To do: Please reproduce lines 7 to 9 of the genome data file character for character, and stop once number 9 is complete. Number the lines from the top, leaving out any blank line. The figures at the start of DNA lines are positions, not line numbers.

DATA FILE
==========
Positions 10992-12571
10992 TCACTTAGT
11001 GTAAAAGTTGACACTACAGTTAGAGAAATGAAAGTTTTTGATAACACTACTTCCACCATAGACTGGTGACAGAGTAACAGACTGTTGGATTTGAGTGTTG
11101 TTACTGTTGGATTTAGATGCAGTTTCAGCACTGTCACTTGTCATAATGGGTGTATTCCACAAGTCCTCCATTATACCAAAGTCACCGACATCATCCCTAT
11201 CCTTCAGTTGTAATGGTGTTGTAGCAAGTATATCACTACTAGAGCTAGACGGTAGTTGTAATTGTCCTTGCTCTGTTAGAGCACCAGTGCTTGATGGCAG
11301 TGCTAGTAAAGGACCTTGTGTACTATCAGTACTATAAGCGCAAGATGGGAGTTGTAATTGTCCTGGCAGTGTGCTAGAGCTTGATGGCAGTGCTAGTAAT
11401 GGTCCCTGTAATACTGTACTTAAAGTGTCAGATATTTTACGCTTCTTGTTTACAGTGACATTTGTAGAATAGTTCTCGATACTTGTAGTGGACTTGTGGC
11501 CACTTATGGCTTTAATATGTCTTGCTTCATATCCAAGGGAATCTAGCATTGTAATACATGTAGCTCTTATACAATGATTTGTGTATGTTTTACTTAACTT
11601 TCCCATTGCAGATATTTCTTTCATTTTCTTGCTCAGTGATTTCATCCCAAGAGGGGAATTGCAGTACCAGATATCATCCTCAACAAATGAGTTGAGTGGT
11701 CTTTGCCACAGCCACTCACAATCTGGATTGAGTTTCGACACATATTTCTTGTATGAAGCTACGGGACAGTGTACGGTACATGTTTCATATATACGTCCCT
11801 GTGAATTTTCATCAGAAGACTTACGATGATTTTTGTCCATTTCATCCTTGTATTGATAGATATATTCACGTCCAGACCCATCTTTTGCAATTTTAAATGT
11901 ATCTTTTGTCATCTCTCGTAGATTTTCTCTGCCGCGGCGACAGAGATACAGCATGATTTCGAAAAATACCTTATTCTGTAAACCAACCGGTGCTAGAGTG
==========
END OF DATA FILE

11401 GGTCCCTGTAATACTGTACTTAAAGTGTCAGATATTTTACGCTTCTTGTTTACAGTGACATTTGTAGAATAGTTCTCGATACTTGTAGTGGACTTGTGGC
11501 CACTTATGGCTTTAATATGTCTTGCTTCATATCCAAGGGAATCTAGCATTGTAATACATGTAGCTCTTATACAATGATTTGTGTATGTTTTACTTAACTT
11601 TCCCATTGCAGATATTTCTTTCATTTTCTTGCTCAGTGATTTCATCCCAAGAGGGGAATTGCAGTACCAGATATCATCCTCAACAAATGAGTTGAGTGGT